Towards the end of this week’s Parsha, the Torah describes the sin of Migdal Bavel, in which the people said, “Come, let us build us a city, and a tower with its top in the heavens, and let us make a name for ourselves, lest we be dispersed across the whole earth” (11:4). The Midrash quotes an interesting piece of Aggada on this Pasuk, stating that one third of the tower burnt, one third sunk into the ground, and the last third is still here today – so tall, the Midrash says, that it makes palm trees look as tiny as grasshoppers. As with many such Aggadot, this seems to be a figurative Midrash; we can be sure that this one’s authors did not actually see or know of remnants of this tower, and therefore must mean to say something deeper [Rabbi Jachter notes: the remnants of the tower are claimed by some to remain to this day in Iraq and might have been seen by Chazal; see Rav Elchanan Samet’s essay on Parshat Noach in his first volume pf Iyunim B’farshi’ot HaShavua]. What could the Aggada be trying to teach us by telling us the fate of the tower?
Rav Nissan Alpert has a novel approach to this dilemma. He links the above Midrash with another Midrash on the phrase three Pesukim earlier, “And the earth was of one language and of ‘Devarim Achadim.’” Rav Alpert quotes three common explanations on this last phrase. According to the first, “Devarim Achadim” simply means “common words,” referring to the people’s one common united government. The second explanation interprets this phrase as “sharp words,” because the people rebelled against Heaven by placing a sword atop their tower to challenge Hashem if He would ever try to intervene in this world again. According to the last explanation, they put a sword on top of the tower to hold the sky up so it should not fall and cause another flood, as they believed this was simply a naturally recurring problem.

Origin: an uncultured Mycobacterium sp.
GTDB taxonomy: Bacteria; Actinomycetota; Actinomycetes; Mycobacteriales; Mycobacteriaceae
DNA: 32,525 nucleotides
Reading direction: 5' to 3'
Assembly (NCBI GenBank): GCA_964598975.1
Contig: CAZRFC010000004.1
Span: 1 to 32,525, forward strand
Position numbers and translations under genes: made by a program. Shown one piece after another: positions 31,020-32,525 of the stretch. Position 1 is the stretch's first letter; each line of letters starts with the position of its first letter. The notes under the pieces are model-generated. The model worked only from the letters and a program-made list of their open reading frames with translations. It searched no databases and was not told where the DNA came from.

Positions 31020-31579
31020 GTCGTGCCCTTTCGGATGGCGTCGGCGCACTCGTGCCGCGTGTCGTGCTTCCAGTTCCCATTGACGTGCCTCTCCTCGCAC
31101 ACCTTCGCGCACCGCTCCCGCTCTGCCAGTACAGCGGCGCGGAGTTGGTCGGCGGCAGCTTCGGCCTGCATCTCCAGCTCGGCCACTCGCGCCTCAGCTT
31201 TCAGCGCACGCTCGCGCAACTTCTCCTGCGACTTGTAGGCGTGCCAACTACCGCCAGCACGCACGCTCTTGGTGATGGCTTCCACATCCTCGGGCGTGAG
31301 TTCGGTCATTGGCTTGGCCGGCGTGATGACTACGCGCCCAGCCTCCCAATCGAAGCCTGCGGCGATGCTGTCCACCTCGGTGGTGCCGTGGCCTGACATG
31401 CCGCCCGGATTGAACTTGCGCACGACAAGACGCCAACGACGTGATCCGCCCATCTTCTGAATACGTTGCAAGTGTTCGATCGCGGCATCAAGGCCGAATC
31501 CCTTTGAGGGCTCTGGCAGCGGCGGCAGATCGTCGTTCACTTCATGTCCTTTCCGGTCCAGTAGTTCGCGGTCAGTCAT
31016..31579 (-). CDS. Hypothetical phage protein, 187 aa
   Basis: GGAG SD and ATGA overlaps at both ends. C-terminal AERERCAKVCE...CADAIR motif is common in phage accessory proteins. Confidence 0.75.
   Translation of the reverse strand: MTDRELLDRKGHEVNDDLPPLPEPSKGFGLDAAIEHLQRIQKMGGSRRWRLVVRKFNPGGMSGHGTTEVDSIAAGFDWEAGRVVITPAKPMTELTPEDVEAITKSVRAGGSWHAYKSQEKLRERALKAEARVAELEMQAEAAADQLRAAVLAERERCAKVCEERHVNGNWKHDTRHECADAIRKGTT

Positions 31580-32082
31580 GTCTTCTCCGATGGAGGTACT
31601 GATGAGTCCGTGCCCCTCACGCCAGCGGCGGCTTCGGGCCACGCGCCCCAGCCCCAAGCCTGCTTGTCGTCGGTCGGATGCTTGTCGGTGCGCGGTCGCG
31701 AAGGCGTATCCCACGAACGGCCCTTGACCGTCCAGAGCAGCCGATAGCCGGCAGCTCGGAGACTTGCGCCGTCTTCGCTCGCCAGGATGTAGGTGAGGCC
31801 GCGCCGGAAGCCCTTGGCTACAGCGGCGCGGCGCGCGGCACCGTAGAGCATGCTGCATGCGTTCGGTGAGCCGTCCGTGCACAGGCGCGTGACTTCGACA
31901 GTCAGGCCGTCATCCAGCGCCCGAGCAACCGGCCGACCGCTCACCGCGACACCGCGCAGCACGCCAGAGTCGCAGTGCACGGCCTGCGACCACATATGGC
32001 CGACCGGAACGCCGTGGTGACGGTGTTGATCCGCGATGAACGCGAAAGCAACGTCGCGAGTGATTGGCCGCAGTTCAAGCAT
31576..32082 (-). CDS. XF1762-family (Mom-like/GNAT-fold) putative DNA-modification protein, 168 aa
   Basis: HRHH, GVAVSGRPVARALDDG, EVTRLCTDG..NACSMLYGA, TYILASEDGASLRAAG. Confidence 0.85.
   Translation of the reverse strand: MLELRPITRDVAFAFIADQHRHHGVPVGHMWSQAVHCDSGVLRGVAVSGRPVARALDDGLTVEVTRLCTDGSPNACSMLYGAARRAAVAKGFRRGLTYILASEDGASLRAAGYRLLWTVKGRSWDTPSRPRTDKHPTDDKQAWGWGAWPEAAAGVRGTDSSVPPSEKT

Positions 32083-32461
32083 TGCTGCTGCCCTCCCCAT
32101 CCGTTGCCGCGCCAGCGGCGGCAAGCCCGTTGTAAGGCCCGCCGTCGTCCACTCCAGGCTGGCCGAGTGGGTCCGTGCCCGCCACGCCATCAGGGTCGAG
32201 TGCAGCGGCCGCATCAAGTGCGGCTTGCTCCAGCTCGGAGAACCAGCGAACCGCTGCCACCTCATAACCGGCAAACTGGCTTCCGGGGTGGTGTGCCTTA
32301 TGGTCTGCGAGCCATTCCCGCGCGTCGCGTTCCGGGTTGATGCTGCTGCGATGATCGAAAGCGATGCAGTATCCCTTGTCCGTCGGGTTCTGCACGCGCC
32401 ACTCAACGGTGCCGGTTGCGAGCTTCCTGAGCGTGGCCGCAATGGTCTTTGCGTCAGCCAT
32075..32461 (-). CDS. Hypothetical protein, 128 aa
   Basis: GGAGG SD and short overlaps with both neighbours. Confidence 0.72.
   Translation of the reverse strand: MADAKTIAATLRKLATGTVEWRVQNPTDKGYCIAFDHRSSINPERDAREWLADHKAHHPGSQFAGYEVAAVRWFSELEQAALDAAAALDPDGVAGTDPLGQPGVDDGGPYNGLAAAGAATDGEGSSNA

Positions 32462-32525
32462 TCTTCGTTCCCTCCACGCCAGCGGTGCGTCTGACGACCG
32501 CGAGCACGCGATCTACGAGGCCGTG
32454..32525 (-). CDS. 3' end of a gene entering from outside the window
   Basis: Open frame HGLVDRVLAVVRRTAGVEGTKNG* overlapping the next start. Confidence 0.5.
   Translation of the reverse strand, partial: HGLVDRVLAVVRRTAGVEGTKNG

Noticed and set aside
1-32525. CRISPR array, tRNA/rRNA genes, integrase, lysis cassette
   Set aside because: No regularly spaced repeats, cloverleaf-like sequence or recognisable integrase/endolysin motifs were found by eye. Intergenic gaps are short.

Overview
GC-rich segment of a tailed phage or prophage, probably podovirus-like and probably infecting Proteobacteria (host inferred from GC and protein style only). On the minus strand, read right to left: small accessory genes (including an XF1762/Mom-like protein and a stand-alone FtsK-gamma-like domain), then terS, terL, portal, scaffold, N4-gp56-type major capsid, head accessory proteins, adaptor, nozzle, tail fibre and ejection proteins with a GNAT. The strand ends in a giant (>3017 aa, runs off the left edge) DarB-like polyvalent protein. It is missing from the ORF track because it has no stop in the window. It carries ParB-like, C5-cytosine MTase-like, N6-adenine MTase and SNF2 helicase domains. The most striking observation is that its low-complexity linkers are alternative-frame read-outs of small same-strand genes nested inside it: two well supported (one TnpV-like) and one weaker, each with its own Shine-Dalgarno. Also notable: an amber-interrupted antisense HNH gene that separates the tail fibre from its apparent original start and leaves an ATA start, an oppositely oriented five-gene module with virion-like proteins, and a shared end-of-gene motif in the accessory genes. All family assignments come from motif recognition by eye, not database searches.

The tower that burnt, Rav Alpert says, represents the first explanation. The philosophy of outright battling against Hashem no longer exists; everyone recognizes that such a feat is impossible. The second explanation’s ideal of a united government has never been achieved, with each attempt since the government of Migdal Bavel failing, yet the idea keeps reemerging. This concept is therefore like the tower that is submerged. Rav Alpert adds that it will never be achieved until the arrival of Mashiach.
The last tower, however, unlike the other two, still stands. Noach preached for 120 years that a flood would come if the inhabitants of the world would not do Teshuvah, and just as he said the flood came and destroyed all but Noach and his family. Yet the generation following the flood still said, “It must be because of natural reasons.” Hashem performs miracles that are so great that when we look down from their heights the palm trees look like grasshoppers – and yet people miss them. This last “tower” of human stubbornness and refusal to see Hashem’s hand is as strong today as ever.
While we do not see Noach-scale events on the average day, Hashem constantly performs more subtle but equally great miracles. Although we hear this message all the time, few remember to actually put it into practice. Start small – every morning try to find a moment, maybe even while on your way to Minyan, to reflect on how you managed to do everything you have done so far that day, from going to the bathroom to having a roof over your head. To put it another way, what’s the real reason that stops the sky from falling?